"The Boost license permits the creation of derivative works for commercial or non-commercial use with no legal requirement to release your source code."
    It is not a license issue, I am not sure ( and it is hard getting an answer, The one with the answer is a busy man with little patience ) but I think that it has to do with trouble building boost on other platforms with the compilers we have.

    I have been asking for boost for a long time.
    My guess is that it is possible in any case but just too much work.
    Last edited by kroiz; 11-22-2007 at 05:01 AM.

  10. #10
    Cat without Hat CornedBee's Avatar
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    No, I mean a simple vector, as it is.

    You can use strcpy with a vector like this:
    Code:
    std::vector<char> v(strlen(str) + 1);
    strcpy(&v[0], str);
    Or like this:
    Code:
    std::vector<char> v(str, str + strlen(str) + 1);
    That should be the fastest code if your vector implementation is properly optimized for primitives. Alternatively, how about this?
    Code:
    size_t slen = strlen(str) + 1;
    std::vector<char> v(slen);
    memcpy(&v[0], str, slen);
    Or yes, even with STL algorithms.
    Code:
    std::vector<char> v;
    std::copy(str, str + strlen(str) + 1, std::back_inserter(v));
    or (faster):
    Code:
    size_t slen = strlen(str) + 1;
    std::vector<char> v(slen);
    std::copy(str, str + slen, v.begin());
    GCC's STL optimizes this to a single memmove. (A tiny bit slower than memcpy.)

    Or you could use a proper std::string.
    Code:
    std::string s(str);

    You must work on some obscure platforms. Boost is quite portable, really. OK, not all libraries, and there are some compilers that have serious problems, but generally, why not at least identify some "safe" Boost libraries? Not being allowed to use Boost's smart pointers is absurd.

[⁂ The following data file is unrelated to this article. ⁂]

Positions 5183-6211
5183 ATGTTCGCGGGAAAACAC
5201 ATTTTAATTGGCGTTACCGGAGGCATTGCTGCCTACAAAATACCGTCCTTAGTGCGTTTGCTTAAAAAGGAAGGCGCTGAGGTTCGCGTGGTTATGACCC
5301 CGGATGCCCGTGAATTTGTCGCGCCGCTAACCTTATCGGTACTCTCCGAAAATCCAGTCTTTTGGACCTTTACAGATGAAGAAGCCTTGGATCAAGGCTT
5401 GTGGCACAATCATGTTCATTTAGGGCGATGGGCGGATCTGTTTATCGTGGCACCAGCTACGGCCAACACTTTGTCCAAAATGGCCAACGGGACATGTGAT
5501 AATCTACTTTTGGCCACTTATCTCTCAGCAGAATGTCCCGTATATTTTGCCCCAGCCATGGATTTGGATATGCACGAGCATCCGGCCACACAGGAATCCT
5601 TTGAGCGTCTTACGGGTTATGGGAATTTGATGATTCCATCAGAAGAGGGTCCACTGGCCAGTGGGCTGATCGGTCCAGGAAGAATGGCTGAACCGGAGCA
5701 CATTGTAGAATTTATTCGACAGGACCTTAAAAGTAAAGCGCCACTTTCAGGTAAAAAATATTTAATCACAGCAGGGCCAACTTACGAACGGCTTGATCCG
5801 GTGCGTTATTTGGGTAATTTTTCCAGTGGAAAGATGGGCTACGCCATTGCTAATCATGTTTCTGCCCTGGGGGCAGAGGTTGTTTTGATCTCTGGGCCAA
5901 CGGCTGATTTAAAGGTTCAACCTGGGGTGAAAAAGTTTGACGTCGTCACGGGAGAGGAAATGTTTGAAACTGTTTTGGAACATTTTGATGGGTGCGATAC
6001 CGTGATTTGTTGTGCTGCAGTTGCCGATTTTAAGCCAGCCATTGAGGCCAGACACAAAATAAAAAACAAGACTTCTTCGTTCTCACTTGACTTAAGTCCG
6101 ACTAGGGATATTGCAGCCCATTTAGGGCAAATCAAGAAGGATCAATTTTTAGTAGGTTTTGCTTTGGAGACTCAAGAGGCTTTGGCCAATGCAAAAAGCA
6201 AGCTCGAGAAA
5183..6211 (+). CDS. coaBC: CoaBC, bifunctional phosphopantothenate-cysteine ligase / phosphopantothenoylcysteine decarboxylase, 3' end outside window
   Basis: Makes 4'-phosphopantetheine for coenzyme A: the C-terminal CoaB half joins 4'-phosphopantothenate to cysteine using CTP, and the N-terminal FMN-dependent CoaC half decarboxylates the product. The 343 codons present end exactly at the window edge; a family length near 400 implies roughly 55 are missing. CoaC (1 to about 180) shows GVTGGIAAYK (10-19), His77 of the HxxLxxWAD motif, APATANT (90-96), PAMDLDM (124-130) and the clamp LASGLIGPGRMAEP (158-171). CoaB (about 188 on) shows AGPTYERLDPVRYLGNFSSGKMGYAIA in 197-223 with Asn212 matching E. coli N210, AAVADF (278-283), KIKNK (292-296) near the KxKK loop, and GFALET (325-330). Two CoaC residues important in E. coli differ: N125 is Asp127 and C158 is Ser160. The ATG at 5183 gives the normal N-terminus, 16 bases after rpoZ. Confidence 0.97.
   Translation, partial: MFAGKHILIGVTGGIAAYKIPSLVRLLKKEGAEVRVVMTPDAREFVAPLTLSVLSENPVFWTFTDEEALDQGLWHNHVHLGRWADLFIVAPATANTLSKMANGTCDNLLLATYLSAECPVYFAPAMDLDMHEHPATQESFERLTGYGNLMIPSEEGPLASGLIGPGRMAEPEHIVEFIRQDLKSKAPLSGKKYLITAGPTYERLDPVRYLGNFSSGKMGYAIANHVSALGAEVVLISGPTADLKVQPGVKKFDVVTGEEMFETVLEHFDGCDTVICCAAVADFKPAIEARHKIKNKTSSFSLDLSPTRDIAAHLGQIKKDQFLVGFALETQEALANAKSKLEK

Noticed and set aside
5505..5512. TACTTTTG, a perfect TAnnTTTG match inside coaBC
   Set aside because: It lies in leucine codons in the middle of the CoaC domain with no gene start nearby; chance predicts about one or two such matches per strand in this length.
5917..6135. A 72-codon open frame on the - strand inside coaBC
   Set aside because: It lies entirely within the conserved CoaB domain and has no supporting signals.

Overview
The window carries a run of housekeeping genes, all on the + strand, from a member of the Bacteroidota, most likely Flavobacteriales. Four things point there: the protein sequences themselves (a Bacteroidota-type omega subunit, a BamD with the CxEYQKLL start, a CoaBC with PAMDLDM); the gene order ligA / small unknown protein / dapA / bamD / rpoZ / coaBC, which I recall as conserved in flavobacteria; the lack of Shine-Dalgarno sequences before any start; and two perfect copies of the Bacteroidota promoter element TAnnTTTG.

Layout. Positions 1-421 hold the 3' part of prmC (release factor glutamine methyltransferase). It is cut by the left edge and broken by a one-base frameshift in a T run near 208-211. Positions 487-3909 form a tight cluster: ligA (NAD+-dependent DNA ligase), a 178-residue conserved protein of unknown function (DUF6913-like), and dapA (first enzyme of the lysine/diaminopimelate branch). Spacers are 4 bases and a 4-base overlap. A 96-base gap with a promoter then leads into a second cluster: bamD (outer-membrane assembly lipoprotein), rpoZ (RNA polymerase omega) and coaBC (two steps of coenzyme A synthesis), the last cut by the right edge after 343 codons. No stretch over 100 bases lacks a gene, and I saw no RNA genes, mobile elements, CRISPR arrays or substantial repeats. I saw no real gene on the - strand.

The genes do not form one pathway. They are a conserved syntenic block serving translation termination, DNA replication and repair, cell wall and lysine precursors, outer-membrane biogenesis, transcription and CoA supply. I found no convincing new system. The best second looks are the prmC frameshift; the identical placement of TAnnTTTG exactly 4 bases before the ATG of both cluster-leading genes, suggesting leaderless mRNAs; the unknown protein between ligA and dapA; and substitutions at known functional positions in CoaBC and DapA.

Alternatively, perhaps, the C++ Technical Report 1 also includes the smart pointers. This document encourages vendors to supply components within the namespace std::tr1. GCC 4.1 and VC++.Net 2005 both provide the smart pointers, I think. For other compilers, other implementations could be found.
    All the buzzt!
    CornedBee

    "There is not now, nor has there ever been, nor will there ever be, any programming language in which it is the least bit difficult to write bad code."
    - Flon's Law

  11. #11
    Registered User kroiz's Avatar
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    Thanks again, this is realy beautiful.

    It did not occure to me that since vector uses continues memory I can pass it to functions that has the form of

    Code:
    something f(char* output, int outputLen);
    Is string continues in memory too?

    You must work on some obscure platforms.
    We do, I only build on those platforms I do not however create the makefiles and all that libraries and dependacies. so I dont know much about the obstackles there.

    Building on windows and linux is easy compared to those.
    I guess they dont understand how much it cost them to let us develop in such a crippled environment.

  12. #12
    Cat without Hat CornedBee's Avatar
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    You can use the c_str() member function of std::string to obtain a const char*. There is no way to get mutating access to the string.

    By the way, forgot boolean conversion in my quick scoped_array. These members:
    Code:
      typedef T* (scoped_array::*safe_bool)();
      operator safe_bool() { return get() ? &scoped_array::get : 0; }
      bool operator !() { return !get(); }
    The weird boolean conversion is chosen so that use in boolean contexts is possible, but unintended conversions to integers are not.
    All the buzzt!
    CornedBee

    "There is not now, nor has there ever been, nor will there ever be, any programming language in which it is the least bit difficult to write bad code."
    - Flon's Law

  13. #13
    C++まいる!Cをこわせ! Elysia's Avatar
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    You could make your own, crude smart pointer. It doesn't take a lot of work. It doesn't need to be perfect or full of functionality - just... work.

  14. #14
    The larch
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    Sorry, if someone is reinventing a wheel you suggest reinventing a square wheel? ;P
    I might be wrong.

    Thank you, anon. You sure know how to recognize different types of trees from quite a long way away.
    Quoted more than 1000 times (I hope).

  15. #15
    C++まいる!Cをこわせ! Elysia's Avatar
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    If you can't use a wheel but you need one, then why not use your own crude wheel (that you can use)?